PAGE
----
• cstucky2

"The Nation of Plants" | Reviewed by Bill Schwab

In this short volume, plant expert and environmental activist Stefano Mancuso imaginatively introduces a set of principles for living in accordance with the botanical world. His whimsical, tongue-in-cheek but dead serious Universal Declaration of Rights of Living Beings is based on the United Nations’ Universal Declaration of Human Rights which enshrines the rights and freedoms of all human beings. Mancuso inventively adapts that template in order to insist that plants deserve the same respect and deference as humans.

The book contends that Humanity is not the master form of life on Earth: Plants are. The author notes that humans behave as if they are the most important actors on earth but points out that humans arrived on the planet only 300,000 years ago and could not exist without plants. In the comparatively brief time humans have inhabited Earth they have inflicted unimaginable damage to all species of plants.

“Plants are what make Earth the planet we know. Without them our planet would very much resemble the images we have of Mars or Venus: a sterile ball of rock.”

The Universal Declaration of Rights of Living Beings presents eight pillars on which plant lives are built and describes how humans are threatening each pillar.

The pillars force the reader to ask who deserves moral consideration when the fate of one species is often reliant on the fate of another. They accuse humans of behaving “like children who wreak havoc” because of their “total incomprehension of the rules that govern the existence of a community of living beings.”

Botanist Mancuso recaps for readers that plant life exchanges carbon dioxide for oxygen and that plants are the source of their food and energy, all elements necessary for human survival. The Declaration cites humans for atmospheric emissions and other malevolent acts that make Earth a dangerous place to live. The pillars of the Universal Declaration include “the right to clean water, soil and atmosphere” and the prohibition of the “consumption of any resource that can't be reconstituted for future generations of living beings.”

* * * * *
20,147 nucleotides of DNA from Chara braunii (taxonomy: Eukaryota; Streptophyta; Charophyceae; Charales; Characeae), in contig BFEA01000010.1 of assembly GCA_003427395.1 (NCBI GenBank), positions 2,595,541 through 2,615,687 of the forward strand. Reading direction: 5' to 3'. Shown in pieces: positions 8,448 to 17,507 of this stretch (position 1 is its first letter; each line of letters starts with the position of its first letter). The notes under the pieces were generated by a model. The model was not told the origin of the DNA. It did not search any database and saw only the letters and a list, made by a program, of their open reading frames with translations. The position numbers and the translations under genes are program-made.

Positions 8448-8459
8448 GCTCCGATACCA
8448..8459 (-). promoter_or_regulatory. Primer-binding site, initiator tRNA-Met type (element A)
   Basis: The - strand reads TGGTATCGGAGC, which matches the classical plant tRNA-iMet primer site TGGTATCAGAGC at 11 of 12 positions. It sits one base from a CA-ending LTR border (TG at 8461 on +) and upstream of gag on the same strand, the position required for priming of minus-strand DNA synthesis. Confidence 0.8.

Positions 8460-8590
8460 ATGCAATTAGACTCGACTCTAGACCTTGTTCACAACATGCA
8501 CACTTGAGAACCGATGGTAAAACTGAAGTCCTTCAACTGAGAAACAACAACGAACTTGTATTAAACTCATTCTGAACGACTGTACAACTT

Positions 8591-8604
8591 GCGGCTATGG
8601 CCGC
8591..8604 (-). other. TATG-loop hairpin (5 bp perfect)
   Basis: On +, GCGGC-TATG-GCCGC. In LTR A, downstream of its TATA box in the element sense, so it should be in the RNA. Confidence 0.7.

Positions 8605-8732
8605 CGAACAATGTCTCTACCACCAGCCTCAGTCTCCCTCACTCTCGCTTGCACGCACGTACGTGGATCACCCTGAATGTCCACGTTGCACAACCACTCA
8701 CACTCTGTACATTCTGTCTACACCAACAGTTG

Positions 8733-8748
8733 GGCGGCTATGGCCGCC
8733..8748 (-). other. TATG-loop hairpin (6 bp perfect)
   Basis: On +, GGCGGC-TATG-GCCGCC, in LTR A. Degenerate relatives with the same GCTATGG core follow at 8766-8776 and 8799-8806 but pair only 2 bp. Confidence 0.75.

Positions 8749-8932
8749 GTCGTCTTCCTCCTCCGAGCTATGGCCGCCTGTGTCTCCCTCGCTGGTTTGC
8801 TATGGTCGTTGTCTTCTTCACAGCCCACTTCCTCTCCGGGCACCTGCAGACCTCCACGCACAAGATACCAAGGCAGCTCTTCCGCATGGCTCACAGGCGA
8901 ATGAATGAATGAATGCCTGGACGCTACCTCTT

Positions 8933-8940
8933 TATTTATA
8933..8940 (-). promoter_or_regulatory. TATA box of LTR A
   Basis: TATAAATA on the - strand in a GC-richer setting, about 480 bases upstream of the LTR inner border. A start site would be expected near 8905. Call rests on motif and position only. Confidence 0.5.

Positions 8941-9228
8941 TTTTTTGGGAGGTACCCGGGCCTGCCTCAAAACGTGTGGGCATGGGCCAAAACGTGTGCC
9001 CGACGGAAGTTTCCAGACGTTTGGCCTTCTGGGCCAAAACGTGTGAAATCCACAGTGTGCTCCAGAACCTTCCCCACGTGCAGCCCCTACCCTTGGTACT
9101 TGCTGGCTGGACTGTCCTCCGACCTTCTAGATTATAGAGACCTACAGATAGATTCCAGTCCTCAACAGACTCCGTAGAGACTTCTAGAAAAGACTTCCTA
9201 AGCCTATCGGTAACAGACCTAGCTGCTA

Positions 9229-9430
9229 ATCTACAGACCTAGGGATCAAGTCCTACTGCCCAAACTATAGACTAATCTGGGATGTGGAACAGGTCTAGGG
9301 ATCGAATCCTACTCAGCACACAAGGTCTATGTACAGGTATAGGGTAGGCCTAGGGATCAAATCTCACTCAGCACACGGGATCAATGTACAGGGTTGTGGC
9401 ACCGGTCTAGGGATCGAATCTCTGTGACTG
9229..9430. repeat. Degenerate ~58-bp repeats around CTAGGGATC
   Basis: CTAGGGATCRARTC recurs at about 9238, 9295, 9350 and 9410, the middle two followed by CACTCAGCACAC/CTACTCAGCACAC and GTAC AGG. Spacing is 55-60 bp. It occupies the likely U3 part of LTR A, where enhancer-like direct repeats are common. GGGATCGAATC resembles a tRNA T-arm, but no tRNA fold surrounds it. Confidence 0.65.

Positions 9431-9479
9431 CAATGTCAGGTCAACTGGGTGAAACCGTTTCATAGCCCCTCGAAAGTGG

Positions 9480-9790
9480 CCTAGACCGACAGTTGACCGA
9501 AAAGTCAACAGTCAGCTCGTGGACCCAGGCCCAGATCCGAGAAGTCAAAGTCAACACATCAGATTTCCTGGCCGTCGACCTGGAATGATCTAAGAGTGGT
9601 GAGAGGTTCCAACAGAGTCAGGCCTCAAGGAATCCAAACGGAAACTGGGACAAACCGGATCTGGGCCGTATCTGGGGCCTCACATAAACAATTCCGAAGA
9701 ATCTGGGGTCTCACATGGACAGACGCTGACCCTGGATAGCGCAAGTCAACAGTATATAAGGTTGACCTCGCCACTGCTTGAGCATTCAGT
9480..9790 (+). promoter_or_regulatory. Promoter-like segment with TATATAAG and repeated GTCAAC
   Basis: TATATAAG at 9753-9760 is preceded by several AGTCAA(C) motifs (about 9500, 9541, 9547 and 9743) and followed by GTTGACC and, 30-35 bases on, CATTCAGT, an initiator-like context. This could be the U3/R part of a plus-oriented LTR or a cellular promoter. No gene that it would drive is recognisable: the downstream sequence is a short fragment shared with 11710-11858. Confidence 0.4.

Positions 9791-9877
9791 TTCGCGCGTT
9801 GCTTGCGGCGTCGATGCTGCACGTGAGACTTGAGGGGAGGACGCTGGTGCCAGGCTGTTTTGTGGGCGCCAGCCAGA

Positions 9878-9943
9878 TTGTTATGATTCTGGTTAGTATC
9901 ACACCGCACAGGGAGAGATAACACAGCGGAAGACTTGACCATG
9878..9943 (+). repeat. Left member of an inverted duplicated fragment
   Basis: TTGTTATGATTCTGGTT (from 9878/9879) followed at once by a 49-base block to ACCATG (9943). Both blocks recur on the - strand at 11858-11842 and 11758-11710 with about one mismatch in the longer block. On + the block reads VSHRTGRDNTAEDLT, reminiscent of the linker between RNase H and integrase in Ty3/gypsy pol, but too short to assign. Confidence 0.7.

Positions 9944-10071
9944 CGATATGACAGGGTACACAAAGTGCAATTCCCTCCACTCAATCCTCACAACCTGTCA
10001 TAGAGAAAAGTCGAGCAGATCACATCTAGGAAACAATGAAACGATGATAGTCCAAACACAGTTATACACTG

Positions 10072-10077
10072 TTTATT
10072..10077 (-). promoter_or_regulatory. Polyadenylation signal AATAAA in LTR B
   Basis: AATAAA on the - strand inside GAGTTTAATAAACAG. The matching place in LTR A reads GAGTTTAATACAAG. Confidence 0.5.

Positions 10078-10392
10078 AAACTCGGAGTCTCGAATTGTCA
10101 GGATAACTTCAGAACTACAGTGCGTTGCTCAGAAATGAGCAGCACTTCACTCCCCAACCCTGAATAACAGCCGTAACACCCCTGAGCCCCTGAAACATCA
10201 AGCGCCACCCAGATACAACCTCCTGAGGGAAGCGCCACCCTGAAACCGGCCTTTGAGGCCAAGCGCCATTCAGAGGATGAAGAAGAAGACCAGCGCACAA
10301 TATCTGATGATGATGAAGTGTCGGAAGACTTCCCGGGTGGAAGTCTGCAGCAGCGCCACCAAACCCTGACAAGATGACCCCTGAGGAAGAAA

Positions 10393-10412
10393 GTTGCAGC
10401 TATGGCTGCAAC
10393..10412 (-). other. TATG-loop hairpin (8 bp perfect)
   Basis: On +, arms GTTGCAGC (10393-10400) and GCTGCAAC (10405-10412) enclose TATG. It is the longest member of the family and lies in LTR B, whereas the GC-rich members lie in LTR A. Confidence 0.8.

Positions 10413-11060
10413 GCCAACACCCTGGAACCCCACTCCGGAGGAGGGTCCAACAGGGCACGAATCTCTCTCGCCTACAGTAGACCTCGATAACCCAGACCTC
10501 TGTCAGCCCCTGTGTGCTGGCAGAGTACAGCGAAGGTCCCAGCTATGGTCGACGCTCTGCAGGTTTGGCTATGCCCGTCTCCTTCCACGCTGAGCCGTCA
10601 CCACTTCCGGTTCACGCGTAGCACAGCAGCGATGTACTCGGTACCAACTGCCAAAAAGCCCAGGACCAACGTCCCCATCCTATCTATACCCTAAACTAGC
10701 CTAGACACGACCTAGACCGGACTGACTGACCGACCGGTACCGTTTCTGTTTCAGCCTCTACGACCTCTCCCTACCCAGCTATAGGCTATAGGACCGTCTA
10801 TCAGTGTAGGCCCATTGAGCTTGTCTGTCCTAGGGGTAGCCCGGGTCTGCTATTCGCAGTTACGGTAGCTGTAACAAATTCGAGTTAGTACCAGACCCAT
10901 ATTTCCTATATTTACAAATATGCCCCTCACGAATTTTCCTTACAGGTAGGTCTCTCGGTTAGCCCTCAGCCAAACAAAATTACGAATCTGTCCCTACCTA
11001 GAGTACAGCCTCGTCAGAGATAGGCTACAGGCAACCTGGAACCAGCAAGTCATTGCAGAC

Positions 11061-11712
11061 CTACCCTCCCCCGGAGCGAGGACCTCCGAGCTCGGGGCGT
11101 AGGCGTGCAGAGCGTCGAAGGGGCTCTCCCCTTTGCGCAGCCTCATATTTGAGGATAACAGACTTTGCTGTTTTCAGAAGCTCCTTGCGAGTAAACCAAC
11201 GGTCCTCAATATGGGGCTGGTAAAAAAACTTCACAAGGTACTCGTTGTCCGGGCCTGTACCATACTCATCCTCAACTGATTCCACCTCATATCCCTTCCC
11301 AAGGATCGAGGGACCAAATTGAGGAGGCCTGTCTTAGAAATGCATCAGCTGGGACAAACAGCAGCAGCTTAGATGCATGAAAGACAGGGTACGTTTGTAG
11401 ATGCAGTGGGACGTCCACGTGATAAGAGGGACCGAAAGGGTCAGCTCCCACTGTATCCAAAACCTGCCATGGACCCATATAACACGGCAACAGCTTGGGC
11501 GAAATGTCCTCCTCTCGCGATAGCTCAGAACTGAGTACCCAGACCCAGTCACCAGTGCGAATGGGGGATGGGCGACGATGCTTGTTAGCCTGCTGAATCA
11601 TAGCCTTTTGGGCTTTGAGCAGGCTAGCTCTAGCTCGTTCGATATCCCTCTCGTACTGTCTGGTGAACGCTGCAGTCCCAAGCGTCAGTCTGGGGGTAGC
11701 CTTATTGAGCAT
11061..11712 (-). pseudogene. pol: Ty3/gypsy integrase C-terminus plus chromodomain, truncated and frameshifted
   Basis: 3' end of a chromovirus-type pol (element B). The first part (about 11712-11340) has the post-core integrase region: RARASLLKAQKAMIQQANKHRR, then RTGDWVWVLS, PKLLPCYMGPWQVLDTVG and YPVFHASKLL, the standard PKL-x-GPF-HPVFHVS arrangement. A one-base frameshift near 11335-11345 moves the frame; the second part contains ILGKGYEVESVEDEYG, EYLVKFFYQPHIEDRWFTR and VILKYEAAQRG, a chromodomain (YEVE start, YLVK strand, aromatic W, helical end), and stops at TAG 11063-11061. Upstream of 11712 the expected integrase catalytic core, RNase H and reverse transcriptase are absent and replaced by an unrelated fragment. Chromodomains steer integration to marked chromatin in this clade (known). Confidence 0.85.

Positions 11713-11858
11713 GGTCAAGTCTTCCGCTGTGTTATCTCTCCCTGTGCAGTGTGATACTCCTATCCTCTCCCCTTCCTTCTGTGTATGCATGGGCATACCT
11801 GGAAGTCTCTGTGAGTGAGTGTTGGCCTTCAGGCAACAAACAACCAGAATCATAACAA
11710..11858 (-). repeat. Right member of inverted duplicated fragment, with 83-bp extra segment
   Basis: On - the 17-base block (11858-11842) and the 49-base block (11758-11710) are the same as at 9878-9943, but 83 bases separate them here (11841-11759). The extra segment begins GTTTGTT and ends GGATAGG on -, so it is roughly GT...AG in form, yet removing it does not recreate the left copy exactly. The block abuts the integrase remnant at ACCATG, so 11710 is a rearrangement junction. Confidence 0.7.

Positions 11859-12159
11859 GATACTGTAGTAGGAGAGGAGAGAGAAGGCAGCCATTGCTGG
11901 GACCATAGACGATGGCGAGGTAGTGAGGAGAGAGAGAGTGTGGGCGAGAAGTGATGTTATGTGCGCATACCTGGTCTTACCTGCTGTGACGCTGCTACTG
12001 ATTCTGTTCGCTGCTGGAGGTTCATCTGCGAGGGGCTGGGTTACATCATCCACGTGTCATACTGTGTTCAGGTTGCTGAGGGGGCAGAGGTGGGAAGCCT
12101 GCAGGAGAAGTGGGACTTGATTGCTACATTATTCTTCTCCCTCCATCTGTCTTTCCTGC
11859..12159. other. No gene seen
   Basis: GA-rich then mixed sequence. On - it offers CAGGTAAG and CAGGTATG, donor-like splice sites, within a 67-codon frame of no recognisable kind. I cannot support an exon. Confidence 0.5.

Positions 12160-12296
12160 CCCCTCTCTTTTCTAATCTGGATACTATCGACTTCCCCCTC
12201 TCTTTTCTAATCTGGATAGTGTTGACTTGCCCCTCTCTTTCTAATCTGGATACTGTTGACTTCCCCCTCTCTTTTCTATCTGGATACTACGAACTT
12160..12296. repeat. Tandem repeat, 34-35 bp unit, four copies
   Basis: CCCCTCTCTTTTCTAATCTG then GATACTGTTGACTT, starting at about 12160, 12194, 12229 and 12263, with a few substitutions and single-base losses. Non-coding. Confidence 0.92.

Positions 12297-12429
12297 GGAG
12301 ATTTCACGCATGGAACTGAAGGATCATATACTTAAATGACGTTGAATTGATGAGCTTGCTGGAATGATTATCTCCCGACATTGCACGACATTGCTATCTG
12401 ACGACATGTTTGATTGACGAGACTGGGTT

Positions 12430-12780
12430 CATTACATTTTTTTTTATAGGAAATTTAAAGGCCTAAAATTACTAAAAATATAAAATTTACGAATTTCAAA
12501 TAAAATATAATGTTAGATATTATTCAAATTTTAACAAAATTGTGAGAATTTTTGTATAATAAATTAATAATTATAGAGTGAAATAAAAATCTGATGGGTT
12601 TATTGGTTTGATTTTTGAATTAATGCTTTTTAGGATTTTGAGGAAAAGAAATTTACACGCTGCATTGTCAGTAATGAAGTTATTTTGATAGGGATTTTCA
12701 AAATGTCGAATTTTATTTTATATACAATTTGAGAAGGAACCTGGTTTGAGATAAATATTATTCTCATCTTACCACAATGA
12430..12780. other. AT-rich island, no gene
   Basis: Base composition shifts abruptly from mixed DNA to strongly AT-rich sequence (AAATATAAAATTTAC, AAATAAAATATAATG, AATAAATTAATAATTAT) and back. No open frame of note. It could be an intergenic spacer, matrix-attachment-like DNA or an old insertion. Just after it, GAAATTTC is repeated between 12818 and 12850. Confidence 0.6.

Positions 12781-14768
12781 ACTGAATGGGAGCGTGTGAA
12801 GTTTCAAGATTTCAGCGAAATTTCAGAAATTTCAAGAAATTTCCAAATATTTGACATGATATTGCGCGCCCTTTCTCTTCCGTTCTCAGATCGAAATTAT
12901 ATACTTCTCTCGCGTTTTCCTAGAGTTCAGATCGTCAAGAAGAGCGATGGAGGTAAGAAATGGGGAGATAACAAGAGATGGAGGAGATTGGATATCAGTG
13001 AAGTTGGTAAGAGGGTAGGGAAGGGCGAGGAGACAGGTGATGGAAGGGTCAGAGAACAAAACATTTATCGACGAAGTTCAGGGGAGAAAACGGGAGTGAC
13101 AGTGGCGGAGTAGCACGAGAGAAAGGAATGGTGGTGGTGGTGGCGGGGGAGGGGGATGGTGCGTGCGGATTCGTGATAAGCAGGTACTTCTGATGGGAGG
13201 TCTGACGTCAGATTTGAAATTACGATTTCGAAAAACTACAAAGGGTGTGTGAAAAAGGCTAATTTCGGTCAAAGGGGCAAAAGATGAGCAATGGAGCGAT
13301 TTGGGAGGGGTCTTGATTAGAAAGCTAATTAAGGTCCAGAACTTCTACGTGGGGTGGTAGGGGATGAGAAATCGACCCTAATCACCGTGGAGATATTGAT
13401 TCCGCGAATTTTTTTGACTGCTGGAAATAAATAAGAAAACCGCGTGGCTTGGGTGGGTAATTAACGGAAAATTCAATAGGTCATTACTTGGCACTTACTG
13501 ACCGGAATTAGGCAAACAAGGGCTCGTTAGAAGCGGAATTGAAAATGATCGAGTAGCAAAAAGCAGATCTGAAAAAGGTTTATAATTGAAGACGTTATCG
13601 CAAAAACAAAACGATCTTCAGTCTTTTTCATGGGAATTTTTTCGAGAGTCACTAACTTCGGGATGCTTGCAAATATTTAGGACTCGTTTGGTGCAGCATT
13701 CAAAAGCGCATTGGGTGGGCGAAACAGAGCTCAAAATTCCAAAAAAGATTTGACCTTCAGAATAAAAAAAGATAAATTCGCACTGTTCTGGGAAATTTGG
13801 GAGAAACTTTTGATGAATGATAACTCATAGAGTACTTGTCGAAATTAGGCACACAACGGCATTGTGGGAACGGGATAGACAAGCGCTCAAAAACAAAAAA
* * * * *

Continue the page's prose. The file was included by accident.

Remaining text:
The renowned scientist provides a simple strategy for slowing global warming by increasing the number of plants that can absorb CO2. “There should be just one simple rule: wherever it is possible for a plant to live, there must be one. Unlike many of the alternative proposals, this measure would require only negligible costs, would improve people's lives in myriad ways, would not demand any revolution in our habits, and would have a great impact on the absorption of carbon dioxide. Let's defend our forests and cover our cities with plants. The rest will not take long to follow.”

This concise volume provides a summary of the importance of plants and an implied call to action for sustaining life on Earth. The playful, mischievous approach to the threat human behavior inflicts on the globe will not appeal to everyone, but the lighthearted content is serious-minded. Each pillar of the Declaration builds on the idea that plants have evolved and thrived through interaction with other ecosystems but are threatened by the aggressive human system that abuses and destroys them. Mancuso warns: human disrespect for plants is unsustainable and will eventually lead to the extinction of homo sapiens.

By the Book.

About the Author:

Stefano Mancuso is an authority in the field of plant neurobiology which explores the signaling and communication of plants. A professor at the University of Florence, he has written three other books including “The Incredible Journey of Plants.” Other Press is the publisher of this 165-page book.



18 views0 comments

Recent Posts

See All